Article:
Here’s how to build the ultimate retro gaming machine with Raspberry Pi or Pi 2

Raspberry Pi 2 mini PC
Bill Roberson/Digital Trends
Updated 3/20/2015: We’ve confirmed this information also applies to the Raspberry Pi 2, which is quicker than its predecessor, and have changed the guide to reflect this. 

We all have that special place in our hearts for those awesome games of yesteryear on consoles like the NES, SNES and Atari 2600. But it isn’t feasible to keep three of these older consoles all attached to a single TV. Instead, here’s a way to put all your favorite classic games in a single device that’s smaller than a deck of cards. Using the Raspberry Pi 2 or Raspberry Pi B+ and a special piece of software called RetroPie, here’s how you too can build the ultimate retro gaming machine, compatible with thousands of classic games.

Related: A $35 computer can run Windows 10? Latest Raspberry Pi is a powerhouse

Difficulty: Moderate

Having some experience with Linux and command-line interfaces will make this far easier, but anyone following our guide should be able to get this up and running without any trouble. There’s also a huge community of Raspberry Pi and RetroPie users who are often happy to answer your questions, as well as plenty of information online about RetroPie, the software we use.

Note: When we tell you what commands to enter, they’ll be shown in quotation marks, “like this.” Be sure to enter or follow everything in between those quotation marks for accuracy.

Raspberry Pi 2 mini PC

Bill Roberson/Digital Trends

Getting Started

This guide has been successfully tested with both the new Raspberry Pi 2 and Raspberry Pi B+. We recommend the Raspberry Pi 2 as it has six times the processing power of the B+ version and can emulate more demanding games, such as those for PlayStation and the Nintendo 64.

The most important software we’ll be using for this is RetroPie, an emulation kit that lets you run all sorts of classic games on a Raspberry Pi. If you’re using a Raspberry Pi, RetroPie comes as an image file you can write to your memory card, just like you’d burn an ISO to a CD.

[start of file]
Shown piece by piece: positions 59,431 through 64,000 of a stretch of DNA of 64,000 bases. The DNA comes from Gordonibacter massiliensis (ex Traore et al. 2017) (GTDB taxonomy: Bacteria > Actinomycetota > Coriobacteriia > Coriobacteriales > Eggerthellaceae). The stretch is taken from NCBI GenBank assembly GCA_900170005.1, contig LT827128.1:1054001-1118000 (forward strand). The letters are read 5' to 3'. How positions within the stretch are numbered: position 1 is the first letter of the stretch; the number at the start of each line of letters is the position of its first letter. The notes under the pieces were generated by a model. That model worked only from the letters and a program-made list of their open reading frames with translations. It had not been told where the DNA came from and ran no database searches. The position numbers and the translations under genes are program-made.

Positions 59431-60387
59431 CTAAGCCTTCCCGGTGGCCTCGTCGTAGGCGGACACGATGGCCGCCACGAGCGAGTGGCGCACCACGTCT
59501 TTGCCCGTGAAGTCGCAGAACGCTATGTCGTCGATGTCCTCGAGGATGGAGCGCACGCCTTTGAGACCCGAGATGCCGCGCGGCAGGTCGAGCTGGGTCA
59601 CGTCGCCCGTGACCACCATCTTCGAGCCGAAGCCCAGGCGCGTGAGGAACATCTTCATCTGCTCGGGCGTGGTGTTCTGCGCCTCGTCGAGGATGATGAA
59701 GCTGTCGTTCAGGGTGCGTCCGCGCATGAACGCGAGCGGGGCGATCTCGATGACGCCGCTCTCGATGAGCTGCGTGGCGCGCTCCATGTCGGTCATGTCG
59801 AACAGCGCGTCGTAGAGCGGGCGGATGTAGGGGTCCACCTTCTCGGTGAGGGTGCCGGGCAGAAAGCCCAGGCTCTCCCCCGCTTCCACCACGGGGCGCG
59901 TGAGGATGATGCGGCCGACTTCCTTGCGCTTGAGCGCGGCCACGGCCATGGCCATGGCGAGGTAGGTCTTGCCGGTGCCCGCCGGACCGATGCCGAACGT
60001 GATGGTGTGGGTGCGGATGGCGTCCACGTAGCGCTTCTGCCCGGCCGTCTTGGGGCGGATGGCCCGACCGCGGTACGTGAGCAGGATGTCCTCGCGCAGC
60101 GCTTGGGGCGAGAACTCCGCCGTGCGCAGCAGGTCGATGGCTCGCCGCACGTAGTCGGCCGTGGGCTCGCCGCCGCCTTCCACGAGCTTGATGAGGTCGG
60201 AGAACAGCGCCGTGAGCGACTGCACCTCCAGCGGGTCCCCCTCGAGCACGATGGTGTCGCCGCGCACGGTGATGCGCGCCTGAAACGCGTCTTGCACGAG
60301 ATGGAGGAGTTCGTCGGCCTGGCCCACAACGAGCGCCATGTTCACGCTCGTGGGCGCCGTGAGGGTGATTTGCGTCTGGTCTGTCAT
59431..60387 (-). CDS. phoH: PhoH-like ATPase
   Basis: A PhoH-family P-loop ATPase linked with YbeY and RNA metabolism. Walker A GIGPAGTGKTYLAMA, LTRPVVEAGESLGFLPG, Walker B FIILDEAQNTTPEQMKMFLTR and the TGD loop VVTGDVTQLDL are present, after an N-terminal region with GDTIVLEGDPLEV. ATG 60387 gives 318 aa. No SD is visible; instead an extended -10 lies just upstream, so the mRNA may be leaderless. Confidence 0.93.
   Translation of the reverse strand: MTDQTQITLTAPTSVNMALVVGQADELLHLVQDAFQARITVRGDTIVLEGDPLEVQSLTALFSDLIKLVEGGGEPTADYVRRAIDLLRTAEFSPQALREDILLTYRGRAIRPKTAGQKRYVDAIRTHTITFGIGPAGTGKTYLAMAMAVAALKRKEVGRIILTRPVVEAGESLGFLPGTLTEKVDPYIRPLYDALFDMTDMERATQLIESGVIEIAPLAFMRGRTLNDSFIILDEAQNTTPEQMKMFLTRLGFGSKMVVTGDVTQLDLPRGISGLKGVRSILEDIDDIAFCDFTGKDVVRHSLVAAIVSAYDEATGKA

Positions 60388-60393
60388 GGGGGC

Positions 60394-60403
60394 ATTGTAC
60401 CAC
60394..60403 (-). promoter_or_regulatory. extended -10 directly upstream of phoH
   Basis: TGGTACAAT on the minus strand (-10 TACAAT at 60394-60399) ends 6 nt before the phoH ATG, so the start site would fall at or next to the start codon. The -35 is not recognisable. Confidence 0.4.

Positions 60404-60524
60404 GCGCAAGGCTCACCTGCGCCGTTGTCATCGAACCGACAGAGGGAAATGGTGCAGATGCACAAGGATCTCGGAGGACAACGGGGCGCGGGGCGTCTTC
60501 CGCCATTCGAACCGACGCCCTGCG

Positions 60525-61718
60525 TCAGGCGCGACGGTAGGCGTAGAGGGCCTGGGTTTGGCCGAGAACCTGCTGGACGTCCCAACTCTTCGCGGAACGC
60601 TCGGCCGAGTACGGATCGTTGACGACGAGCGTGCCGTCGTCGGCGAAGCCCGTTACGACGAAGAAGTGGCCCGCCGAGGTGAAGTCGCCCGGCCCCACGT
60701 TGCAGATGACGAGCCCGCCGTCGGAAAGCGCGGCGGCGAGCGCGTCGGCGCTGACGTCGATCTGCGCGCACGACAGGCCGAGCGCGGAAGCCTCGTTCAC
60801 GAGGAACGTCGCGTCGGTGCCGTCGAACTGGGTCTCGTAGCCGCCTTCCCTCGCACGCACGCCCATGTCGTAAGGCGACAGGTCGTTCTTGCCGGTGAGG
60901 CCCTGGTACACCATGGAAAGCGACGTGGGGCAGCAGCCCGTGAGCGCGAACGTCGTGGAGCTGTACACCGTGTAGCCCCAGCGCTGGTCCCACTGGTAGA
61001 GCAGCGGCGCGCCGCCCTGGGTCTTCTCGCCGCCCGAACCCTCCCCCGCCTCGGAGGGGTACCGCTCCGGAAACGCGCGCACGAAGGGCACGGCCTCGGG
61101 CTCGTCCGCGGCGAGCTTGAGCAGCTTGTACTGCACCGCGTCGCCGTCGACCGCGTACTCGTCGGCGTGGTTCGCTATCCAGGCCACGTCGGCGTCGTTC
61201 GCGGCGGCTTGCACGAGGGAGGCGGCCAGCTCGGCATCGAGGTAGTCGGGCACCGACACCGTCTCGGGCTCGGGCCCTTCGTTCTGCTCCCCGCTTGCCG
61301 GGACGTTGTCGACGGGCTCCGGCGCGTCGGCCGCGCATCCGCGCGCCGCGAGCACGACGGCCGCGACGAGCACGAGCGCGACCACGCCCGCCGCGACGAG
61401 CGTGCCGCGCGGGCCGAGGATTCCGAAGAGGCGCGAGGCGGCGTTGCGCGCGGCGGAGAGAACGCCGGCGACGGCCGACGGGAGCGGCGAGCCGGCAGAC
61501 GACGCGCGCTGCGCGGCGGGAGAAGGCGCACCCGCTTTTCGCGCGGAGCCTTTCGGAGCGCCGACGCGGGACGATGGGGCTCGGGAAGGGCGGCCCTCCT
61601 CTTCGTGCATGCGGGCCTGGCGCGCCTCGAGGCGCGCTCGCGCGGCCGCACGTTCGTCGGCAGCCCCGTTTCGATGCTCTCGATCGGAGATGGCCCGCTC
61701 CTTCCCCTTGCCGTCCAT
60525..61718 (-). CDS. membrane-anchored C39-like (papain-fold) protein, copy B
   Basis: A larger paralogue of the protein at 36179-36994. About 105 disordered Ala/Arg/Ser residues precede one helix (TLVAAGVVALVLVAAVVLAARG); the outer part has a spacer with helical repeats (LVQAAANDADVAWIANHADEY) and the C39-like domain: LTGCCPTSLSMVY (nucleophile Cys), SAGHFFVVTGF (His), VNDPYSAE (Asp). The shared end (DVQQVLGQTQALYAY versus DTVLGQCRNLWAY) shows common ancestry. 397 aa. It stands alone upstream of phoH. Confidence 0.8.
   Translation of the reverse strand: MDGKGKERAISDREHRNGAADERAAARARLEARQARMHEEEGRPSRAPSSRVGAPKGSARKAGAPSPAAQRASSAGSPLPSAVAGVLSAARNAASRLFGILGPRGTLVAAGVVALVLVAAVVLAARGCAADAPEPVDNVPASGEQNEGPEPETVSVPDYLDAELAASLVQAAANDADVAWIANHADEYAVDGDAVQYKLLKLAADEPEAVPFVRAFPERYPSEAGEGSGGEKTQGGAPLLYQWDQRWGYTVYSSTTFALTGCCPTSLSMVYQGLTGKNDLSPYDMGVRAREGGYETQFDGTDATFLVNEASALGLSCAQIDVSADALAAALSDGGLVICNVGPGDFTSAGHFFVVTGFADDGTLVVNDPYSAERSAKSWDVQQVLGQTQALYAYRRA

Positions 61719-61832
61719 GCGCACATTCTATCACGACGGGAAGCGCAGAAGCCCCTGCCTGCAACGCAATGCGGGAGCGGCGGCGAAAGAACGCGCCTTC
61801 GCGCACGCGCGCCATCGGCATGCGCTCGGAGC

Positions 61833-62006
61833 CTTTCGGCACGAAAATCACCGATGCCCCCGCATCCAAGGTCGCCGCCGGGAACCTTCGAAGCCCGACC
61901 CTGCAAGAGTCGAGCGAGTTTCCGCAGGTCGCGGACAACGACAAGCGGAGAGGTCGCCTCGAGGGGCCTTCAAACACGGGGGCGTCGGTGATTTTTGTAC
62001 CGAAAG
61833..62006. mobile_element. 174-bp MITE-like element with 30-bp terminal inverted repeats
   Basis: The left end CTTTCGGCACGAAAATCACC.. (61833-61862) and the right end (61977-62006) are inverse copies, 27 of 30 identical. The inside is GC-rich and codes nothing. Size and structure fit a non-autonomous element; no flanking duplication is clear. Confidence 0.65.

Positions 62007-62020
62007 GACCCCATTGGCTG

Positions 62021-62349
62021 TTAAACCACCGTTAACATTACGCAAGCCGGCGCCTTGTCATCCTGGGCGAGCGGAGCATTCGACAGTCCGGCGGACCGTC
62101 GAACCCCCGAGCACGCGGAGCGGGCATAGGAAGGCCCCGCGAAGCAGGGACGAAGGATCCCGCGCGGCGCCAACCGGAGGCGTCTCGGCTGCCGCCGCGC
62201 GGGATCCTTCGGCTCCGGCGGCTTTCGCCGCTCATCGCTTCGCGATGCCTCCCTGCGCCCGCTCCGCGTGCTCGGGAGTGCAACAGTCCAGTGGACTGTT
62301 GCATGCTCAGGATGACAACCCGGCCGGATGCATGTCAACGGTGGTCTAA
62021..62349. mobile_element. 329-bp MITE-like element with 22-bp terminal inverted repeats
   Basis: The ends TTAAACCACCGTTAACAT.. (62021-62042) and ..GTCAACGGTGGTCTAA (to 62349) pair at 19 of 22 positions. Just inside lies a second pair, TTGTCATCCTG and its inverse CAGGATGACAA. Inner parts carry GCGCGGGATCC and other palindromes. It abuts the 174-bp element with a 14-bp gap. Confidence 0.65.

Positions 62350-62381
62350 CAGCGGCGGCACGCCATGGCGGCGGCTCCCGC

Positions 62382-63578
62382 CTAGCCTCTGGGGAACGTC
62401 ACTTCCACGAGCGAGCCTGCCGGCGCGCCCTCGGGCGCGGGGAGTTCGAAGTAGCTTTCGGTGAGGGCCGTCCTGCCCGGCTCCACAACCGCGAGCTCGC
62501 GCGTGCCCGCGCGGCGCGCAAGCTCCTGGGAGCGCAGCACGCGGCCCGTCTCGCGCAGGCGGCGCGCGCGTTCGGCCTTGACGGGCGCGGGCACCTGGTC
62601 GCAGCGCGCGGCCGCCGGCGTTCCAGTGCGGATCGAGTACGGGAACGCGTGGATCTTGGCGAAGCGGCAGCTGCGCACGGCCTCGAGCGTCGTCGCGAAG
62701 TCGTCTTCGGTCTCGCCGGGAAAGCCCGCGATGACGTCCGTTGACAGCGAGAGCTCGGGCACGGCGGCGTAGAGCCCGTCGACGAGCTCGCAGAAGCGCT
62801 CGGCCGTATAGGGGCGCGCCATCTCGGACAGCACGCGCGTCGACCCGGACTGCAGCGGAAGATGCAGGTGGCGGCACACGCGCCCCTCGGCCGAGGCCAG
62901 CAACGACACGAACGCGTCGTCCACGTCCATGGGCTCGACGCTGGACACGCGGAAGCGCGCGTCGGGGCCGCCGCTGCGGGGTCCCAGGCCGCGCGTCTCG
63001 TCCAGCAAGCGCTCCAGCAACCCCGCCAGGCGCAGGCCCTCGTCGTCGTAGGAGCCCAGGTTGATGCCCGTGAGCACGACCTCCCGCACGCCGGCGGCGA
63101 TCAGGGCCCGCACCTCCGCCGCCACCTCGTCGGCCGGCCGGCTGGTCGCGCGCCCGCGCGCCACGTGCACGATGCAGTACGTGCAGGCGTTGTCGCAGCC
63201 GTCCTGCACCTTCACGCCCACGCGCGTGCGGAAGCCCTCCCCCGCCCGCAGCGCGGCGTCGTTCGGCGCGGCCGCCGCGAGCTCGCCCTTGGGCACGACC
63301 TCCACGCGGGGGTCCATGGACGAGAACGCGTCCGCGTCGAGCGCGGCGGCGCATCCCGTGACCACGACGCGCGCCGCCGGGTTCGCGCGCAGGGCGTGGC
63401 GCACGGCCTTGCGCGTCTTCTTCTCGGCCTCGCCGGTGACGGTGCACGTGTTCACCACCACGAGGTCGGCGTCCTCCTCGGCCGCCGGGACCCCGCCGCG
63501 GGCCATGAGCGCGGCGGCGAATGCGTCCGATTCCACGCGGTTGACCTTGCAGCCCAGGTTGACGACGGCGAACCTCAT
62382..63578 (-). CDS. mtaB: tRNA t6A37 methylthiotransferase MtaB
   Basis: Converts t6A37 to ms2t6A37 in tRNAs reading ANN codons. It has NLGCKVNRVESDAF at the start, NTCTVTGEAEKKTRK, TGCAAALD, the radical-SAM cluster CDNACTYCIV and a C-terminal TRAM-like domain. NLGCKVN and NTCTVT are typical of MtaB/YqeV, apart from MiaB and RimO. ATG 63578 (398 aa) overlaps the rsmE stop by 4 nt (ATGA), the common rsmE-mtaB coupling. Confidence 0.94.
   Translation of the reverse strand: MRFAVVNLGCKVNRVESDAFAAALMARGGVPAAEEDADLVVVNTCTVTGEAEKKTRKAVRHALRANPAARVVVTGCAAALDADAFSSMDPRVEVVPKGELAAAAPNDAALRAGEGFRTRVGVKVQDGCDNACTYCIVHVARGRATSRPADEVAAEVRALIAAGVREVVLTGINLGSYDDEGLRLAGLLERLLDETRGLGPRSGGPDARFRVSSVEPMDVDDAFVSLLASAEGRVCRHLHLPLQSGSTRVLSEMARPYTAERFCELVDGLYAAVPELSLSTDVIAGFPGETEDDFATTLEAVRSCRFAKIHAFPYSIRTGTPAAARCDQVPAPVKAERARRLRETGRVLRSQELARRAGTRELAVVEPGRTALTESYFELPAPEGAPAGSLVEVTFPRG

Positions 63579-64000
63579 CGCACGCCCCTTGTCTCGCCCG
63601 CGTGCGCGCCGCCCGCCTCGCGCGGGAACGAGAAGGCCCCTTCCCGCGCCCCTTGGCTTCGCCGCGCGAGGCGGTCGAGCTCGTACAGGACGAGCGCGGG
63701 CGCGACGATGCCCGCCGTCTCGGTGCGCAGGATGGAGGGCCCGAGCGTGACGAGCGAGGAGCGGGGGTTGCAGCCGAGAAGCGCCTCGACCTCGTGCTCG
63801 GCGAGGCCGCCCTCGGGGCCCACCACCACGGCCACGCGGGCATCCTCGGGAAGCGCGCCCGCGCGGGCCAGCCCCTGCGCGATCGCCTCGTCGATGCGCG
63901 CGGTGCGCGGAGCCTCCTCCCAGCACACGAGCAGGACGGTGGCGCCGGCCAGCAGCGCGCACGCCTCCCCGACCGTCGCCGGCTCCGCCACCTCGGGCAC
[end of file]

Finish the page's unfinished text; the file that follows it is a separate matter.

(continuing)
We’ll also need some free software for your PC or Mac. You’ll need a way to burn images, as well as a SFTP program, which will let you transfer files to your Raspberry Pi.

For the PC, the two programs you’ll need are Win32 Disk Imager and CyberDuck.

For the Mac, you’ll want to download Apple-Pi Baker and CyberDuck. We’ll explain how to use this software later.

Installing RetroPie

To get started, you’ll want to download the RetroPie image provided by the PetRockBlog team. Make sure you pick the right version designed for your Raspberry Pi! Once downloaded, unpack it until you get the .img file you need. This file should be placed in a folder or desktop that you can easily access. Insert your memory card into your computer (you might need a USB card reader, depending on your computer) and follow the instructions below, depending on your operating system:

PC:

  1. Go to Windows Explorer and right click your micro SD’s drive letter. Ensure it’s formatted to FAT32 by selecting “Properties” and checking the file system type.
  2. If it’s not FAT32, right click the micro SD’s drive letter and click “Format.” Select “FAT32” For the File System type and click “Start.” This will erase everything on the drive!
  3. Launch Win32 Disk Imager. Click the folder icon on the right and select the .img file of RetroPie you unpacked earlier. You might need 7-Zip to unpack the .img.gz file.
  4. Under “Device” select the drive letter of your micro SD card. Make absolutely sure this is correct or you will format the wrong drive!
  5. Click “Write” and let Win32 Disk Imager do its magic. This will replace everything on the micro SD card with a Retropie image.
  6. If any errors occur or the disk imaging does not complete, reboot your computer and try again.

Mac:

  1. Launch Apple-Pi Baker. Make sure you’ve selected your micro SD card under “Pi-Crust.”
  2. Click “Prepare for Noobs” to format your drive to FAT32. This will erase everything on the drive!
  3. Under “Pi-Ingredients,” click the “…” button and select the .img file you unpacked of RetroPie.
  4. Click “Restore Backup” to begin the writing process. Make absolutely sure you’ve selected the correct micro SD card!
  5. If any errors occur or the disk imaging does not complete, reboot your computer and try again.

Once completed, the memory card may appear to have a different, much smaller size on your computer. Don’t worry! Since this memory card is formatted for Linux, it won’t appear normal in other operating systems. You’re actually all set to start configuring your RetroPie installation from the Raspberry Pi itself.

Next Page: Setting up your RetroPie Installation

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